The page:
President Barrack Obama
By Gboyega Akinsanmi and Zacheaus Somorin, with agency reports
The United States President, Barrack Obama, Tuesday declared a state of emergency as “Superstorm Sandy” continued to wreak havoc on the eastern coast of the country.
The destruction caused by what was initially termed a hurricane but later categorised as “Superstorm” mounted Tuesday morning as electrical fires and record power outages added to the misery of devastating floods in the North-east.
But it is not just residents in the eastern United States that will feel the impact of Superstorm Sandy, as the Lagos State Government Tuesday warned Lagosians that the aftermath of the storm might be felt in coastal areas of the state within the next seven to 14 days.
As a result, the state government has warned all residents living close to the coastline on the eastern part of Lagos to steer clear of the area due to the likelihood of an ocean surge and violent winds arising from the cyclone.
In the US, more than 7.5 million customers shivered without electricity in 15 states and the District of Columbia in Sandy's chilly wake.
Sandy also claimed at least 28 lives across the United States, bringing the total number of deaths to at least 94 after the storm wreaked havoc on the Caribbean.
The storm sent trees crashing down and left neighbourhood streets looking like rivers. Homes washed off their foundations and onto a New Jersey state highway.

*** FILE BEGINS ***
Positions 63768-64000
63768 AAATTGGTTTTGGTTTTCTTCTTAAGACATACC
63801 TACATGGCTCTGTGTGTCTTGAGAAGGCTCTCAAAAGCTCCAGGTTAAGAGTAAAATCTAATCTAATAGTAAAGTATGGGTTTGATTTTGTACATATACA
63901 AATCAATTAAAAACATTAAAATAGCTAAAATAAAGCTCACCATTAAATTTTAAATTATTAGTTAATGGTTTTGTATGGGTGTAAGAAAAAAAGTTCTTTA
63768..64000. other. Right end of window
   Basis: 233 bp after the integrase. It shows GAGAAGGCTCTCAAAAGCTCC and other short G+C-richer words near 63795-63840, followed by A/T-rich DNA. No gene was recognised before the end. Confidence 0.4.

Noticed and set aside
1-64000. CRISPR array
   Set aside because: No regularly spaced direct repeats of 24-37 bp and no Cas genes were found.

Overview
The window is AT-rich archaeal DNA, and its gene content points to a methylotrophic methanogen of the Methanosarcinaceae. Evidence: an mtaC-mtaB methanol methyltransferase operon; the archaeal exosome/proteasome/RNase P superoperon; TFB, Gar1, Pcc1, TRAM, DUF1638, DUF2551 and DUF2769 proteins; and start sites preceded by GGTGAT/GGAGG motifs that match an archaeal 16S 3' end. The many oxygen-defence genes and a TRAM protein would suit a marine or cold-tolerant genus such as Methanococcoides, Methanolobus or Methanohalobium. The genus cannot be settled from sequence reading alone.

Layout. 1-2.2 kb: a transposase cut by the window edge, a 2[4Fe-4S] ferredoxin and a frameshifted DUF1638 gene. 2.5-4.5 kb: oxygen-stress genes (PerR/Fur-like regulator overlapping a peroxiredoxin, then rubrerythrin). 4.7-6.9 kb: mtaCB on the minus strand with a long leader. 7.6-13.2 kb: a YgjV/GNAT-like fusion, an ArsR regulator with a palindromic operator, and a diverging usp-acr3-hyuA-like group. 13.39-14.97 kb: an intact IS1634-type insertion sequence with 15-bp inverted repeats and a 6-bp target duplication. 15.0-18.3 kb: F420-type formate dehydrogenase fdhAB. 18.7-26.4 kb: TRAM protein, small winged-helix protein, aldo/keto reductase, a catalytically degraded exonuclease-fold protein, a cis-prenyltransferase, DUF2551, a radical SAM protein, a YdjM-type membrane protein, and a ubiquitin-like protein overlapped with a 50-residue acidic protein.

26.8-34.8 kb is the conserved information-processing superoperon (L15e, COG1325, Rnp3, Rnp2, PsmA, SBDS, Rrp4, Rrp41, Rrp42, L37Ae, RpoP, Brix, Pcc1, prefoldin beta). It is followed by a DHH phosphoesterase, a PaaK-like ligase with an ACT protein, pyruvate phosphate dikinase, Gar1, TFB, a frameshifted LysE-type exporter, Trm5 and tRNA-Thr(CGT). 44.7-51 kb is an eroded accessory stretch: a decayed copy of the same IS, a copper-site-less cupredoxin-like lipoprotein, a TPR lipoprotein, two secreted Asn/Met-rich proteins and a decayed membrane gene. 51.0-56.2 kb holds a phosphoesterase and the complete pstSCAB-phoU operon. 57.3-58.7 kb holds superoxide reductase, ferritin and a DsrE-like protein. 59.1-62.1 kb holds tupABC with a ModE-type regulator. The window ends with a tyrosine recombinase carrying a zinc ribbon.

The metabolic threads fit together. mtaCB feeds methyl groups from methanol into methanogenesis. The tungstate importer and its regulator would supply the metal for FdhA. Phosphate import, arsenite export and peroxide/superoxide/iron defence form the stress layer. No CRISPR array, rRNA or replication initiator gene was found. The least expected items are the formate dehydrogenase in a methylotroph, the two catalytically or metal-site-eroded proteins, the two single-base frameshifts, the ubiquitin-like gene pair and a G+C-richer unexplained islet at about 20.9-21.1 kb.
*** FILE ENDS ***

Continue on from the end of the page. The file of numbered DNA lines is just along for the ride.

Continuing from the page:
Also, floodwaters rushed into New York's subway tunnels, while hundreds of people were stranded in one New Jersey town alone yesterday morning.
Connecticut's governor offered ominous advice in a Twitter post: “If u find urself surrounded by water, call 4 help if u can, then get 2 highest level of home. Hang a white sheet out a street-side window.”
Authorities scrambled in boats to rescue trapped residents in several towns after a levee broke in Moonachie, New Jersey. “Within 30 minutes, those towns were under four or five feet of water,” said Jeanne Baratta, chief of staff for the Bergen County executive.
Hundreds of people had been rescued Tuesday morning, New Jersey Governor Chris Christie said. “We'll have to rescue hundreds more,” he added.
Meanwhile, the stench of smoke blew across flooded streets as fierce winds and rising waters shorted out power lines and sparked fires in places such as Lindenhurst, New York.